(KUTV) — Gestational hypertension is a condition in which the mother develops high blood pressure at some point in her pregnancy after the baby reaches 20 weeks of gestation.
Megan Kimberly, a certified nurse-midwife at the Utah Department of Health, stopped by to help promote awareness of preeclampsia or eclampsia during pregnancy.
Here's what you need to know:
- Gestational hypertension is a condition in which the mother develops high blood pressure at some point in her pregnancy after the baby reaches 20 weeks of gestation.
- A normal blood pressure is 120/80 and gestational hypertension is defined at 140/90 or greater.
- Gestational hypertension is serious because it can develop into preeclampsia or eclampsia.
- We do not know exactly why some women develop preeclampsia, but we know that some may be at more risk than others such as those with chronic health conditions like hypertension, diabetes, obesity, but it can happen to anyone.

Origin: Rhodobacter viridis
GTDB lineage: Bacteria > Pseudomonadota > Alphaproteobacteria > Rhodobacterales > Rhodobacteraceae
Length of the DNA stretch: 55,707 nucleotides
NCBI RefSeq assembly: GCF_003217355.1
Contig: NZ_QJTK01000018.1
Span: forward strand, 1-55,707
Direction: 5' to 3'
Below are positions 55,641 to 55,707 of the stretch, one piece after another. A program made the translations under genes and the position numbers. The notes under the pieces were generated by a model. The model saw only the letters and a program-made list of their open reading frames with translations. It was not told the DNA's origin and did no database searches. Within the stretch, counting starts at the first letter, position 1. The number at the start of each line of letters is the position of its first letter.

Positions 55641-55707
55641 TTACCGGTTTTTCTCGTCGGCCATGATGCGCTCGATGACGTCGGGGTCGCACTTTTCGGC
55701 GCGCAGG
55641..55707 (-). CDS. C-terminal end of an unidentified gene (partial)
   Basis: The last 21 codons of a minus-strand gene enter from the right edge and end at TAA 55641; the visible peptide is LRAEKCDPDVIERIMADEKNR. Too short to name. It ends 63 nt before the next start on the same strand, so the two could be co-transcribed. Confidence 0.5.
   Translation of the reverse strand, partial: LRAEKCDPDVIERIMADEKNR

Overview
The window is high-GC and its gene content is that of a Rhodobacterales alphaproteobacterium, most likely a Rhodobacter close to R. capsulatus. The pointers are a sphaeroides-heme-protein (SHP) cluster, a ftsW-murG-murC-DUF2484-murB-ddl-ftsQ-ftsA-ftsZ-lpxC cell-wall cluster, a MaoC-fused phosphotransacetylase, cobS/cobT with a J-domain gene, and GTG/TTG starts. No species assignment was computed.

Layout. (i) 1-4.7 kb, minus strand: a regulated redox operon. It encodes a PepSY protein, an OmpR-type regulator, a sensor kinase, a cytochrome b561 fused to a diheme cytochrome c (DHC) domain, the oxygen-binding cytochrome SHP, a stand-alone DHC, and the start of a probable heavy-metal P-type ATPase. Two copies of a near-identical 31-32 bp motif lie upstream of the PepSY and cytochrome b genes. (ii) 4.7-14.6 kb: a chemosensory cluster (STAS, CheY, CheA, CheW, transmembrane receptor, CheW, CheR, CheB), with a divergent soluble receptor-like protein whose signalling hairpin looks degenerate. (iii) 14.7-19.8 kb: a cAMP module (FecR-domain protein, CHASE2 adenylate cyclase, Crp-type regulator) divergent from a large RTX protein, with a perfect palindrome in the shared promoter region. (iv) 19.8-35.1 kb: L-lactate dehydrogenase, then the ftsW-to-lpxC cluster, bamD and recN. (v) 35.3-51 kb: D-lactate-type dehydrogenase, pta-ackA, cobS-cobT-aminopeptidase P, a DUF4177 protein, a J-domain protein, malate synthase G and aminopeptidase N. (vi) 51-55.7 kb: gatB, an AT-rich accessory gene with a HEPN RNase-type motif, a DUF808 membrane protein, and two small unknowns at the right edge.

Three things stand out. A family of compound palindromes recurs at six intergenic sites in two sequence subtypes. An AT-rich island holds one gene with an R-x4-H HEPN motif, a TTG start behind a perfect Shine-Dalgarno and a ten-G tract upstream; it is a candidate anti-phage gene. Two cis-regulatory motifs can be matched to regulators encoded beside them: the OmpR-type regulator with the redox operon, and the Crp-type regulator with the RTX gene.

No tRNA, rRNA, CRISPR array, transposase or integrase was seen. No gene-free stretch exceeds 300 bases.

- While preeclampsia affects 5to 8 percent of pregnancies, it is important that everyone knows that signs and symptoms of preeclampsia to report to your provider because it can be a serious condition that affects you and your unborn baby because it affects the blood flow not only to the baby, but to important organs in your body such as the kidneys and liver.
- Signs and symptoms of preeclampsia in pregnancy include headache, blurry vision, seeing stars or flashes of light, swelling in your hands, face or legs, abdominal pain, nausea or vomiting.
- If you experience these systems, it is important to notify your provider immediately.